AMES, Iowa - On July 21, 2022, the International Union for Conservation of Nature (IUCN) classified the migratory North American monarch butterfly as endangered. The IUCN estimated 22 to 72% declines in adult monarchs over the past decade, with the western population at the greatest risk of extinction. While the IUCN provides information to support conservation efforts to public, private and non-governmental organizations around the world, its recommendations do not have regulatory authority in the United States.
The US Fish and Wildlife Service (USFWS) has regulatory authority through the Endangered Species Act to determine if the monarch should be listed as an endangered or threatened species in the US. In December 2020, the USFWS determined the monarch butterfly was warranted for listing under the Endangered Species Act. At that time, the listing was precluded because other species had higher priority, and significant, voluntary monarch conservation was being implemented across the country. The USFWS said it anticipated revisiting the monarch’s status in 2024.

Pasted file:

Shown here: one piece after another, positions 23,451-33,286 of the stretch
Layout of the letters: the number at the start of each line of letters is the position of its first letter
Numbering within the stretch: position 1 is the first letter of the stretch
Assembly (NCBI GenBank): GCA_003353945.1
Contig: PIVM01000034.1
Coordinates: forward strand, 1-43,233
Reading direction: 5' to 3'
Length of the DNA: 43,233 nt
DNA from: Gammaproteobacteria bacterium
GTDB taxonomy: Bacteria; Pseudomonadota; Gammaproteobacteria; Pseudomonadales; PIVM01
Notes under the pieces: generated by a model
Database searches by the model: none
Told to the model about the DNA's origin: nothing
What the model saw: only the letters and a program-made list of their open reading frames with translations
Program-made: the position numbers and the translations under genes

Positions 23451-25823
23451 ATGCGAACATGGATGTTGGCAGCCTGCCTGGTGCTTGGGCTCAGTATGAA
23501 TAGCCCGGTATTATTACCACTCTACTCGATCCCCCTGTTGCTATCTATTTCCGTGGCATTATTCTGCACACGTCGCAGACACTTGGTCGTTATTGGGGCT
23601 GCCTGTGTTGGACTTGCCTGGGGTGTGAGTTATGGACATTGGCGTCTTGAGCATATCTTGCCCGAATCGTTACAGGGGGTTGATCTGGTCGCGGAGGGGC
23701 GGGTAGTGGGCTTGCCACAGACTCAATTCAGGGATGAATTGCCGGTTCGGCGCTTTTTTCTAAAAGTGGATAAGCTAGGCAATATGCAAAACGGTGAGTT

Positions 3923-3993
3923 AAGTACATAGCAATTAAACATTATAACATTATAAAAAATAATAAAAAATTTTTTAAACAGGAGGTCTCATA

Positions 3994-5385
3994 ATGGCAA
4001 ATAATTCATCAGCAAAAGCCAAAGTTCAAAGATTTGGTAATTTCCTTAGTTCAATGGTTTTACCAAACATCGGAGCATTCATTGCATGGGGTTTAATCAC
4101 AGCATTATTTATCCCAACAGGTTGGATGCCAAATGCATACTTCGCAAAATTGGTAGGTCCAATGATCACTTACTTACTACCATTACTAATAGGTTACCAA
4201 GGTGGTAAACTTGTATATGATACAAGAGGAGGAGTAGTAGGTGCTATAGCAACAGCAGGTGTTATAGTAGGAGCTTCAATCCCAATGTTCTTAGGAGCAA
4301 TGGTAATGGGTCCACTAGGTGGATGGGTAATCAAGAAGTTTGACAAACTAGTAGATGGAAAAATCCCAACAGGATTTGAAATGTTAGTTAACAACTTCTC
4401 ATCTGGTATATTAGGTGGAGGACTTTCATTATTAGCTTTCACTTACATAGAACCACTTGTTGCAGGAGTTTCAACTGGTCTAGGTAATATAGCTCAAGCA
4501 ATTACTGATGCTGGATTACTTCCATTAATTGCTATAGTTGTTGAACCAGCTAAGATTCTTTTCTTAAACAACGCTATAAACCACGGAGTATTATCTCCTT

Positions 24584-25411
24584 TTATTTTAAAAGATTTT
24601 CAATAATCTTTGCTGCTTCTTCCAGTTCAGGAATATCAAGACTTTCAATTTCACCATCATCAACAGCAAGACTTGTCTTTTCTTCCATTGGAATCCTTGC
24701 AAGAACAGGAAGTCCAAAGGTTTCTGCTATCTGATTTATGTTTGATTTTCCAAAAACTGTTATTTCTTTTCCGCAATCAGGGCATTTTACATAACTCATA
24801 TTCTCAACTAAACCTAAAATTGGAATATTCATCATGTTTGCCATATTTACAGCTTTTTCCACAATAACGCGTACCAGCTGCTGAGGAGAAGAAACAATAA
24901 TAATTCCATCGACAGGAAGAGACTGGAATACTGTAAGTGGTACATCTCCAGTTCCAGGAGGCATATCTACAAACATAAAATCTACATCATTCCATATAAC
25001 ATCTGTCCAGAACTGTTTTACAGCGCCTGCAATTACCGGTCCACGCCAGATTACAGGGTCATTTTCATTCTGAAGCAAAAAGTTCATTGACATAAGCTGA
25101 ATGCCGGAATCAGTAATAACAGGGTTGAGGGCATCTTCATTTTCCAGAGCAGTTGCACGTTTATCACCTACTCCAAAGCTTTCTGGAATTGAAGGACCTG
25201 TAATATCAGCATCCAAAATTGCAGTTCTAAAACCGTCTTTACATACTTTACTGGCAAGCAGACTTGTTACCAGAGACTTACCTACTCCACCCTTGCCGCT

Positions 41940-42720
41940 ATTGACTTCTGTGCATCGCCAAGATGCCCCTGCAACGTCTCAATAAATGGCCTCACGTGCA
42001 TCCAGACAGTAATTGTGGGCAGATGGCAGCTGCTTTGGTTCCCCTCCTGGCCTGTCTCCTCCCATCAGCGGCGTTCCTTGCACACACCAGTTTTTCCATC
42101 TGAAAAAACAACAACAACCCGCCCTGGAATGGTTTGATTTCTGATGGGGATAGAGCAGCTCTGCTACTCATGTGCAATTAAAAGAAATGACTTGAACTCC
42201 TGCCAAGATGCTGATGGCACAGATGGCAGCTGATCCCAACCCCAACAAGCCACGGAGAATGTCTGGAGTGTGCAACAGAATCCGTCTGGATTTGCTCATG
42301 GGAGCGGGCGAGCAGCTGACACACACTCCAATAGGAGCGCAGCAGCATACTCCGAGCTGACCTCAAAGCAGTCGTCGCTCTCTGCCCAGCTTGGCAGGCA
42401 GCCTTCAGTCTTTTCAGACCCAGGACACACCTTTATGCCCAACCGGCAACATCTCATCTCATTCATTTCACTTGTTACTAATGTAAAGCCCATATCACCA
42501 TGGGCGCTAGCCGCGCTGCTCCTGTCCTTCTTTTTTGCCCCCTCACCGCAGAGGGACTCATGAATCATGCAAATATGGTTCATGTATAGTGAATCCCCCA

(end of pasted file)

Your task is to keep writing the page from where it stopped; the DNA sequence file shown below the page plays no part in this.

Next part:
Monarch butterflies, familiar to most Americans, depend on milkweed and nectar plants to survive. Female monarchs lay their eggs on milkweed plants, the only food monarch caterpillars eat. Adult monarchs need nectar from flowering plants during the spring and summer breeding seasons to support reproduction and fuel their migration to Mexico during the fall. Therefore, increasing the number of milkweeds and nectar-producing plants is vitally important for monarch conservation.
To stimulate conservation of the monarch, the Iowa Monarch Conservation Consortium supports proactive, voluntary efforts that are necessary to preserving the species. The Iowa Monarch Conservation Consortium was established in 2015 and is a group of 50 organizations, including agricultural and conservation associations, agribusiness and utility companies, universities and federal agencies.